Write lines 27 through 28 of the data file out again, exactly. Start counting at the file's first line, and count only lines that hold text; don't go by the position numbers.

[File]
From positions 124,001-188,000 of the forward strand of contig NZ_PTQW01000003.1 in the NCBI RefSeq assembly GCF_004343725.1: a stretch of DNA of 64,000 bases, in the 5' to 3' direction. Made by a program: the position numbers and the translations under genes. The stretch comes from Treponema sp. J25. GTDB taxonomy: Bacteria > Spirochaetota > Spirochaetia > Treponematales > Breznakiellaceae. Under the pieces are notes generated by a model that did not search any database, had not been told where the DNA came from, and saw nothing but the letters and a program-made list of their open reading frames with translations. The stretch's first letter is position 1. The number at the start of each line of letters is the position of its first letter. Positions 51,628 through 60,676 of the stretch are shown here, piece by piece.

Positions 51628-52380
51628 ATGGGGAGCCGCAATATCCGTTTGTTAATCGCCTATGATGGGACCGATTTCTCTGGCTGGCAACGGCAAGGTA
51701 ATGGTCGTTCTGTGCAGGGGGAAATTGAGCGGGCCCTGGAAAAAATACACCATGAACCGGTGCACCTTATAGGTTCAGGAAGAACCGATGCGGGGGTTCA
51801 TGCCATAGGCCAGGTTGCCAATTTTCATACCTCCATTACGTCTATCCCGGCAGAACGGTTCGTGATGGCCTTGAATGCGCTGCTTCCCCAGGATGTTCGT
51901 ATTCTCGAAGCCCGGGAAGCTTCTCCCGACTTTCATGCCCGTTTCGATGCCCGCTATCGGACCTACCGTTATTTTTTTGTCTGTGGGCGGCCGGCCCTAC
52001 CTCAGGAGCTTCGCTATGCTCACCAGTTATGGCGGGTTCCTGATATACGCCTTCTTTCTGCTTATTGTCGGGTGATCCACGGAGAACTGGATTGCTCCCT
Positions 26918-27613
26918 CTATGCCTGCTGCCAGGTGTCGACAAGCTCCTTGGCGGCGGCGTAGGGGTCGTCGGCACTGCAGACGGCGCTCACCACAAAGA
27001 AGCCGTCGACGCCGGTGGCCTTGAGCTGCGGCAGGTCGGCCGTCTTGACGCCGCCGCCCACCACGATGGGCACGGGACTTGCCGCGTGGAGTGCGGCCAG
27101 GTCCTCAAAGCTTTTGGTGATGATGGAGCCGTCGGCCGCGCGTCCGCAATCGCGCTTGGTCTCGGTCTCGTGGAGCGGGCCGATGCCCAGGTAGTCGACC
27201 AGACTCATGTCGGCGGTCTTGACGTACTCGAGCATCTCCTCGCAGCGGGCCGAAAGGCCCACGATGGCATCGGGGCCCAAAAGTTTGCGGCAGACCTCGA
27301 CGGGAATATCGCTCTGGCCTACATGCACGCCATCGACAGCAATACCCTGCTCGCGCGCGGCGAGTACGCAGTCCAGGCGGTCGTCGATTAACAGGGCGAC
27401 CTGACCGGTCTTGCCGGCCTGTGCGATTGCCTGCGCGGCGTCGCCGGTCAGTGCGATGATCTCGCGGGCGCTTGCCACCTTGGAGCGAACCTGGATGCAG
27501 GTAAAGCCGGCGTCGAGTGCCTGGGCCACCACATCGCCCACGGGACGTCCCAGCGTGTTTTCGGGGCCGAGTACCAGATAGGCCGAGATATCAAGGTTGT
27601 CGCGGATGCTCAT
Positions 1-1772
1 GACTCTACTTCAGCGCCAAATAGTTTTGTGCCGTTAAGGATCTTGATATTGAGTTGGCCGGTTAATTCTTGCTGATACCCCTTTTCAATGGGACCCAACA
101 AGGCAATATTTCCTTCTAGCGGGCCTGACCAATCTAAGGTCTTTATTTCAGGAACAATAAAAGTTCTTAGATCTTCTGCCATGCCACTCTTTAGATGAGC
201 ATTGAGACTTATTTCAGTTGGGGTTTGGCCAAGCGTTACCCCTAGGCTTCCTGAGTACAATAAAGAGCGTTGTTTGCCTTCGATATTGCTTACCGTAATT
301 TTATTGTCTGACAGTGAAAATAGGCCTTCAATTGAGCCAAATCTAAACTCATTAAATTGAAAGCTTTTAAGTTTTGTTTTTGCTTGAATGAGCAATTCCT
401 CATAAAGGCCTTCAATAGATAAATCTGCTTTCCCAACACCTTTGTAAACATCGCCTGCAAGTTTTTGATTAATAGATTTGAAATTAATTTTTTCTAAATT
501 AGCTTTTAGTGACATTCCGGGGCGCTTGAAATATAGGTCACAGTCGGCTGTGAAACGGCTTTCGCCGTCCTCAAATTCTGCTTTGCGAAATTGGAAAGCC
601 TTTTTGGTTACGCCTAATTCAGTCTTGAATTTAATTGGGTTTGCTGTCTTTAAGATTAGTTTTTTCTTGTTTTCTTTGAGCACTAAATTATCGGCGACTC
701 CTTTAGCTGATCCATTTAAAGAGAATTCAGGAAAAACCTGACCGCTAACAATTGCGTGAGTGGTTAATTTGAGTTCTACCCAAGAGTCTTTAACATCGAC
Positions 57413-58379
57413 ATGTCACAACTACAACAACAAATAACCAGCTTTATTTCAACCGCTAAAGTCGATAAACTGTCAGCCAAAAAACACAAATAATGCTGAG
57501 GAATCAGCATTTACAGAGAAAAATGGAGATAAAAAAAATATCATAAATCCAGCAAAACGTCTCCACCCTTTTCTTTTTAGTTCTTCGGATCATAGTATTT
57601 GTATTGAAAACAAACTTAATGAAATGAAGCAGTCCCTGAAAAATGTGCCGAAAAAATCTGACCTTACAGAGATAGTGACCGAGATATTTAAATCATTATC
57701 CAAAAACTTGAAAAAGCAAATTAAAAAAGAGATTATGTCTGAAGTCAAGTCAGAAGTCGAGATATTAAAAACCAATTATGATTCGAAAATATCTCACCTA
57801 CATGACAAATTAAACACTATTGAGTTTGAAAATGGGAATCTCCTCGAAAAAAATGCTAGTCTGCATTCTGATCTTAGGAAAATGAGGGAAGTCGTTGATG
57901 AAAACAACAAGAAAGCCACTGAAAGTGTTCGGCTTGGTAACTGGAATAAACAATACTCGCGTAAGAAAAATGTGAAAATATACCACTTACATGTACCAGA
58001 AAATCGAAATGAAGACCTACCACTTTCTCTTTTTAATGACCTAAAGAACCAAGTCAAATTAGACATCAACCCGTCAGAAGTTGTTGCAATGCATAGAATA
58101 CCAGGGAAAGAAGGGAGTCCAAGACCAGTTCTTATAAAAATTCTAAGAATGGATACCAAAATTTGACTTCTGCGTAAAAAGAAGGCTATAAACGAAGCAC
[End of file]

57413 ATGTCACAACTACAACAACAAATAACCAGCTTTATTTCAACCGCTAAAGTCGATAAACTGTCAGCCAAAAAACACAAATAATGCTGAG
57501 GAATCAGCATTTACAGAGAAAAATGGAGATAAAAAAAATATCATAAATCCAGCAAAACGTCTCCACCCTTTTCTTTTTAGTTCTTCGGATCATAGTATTT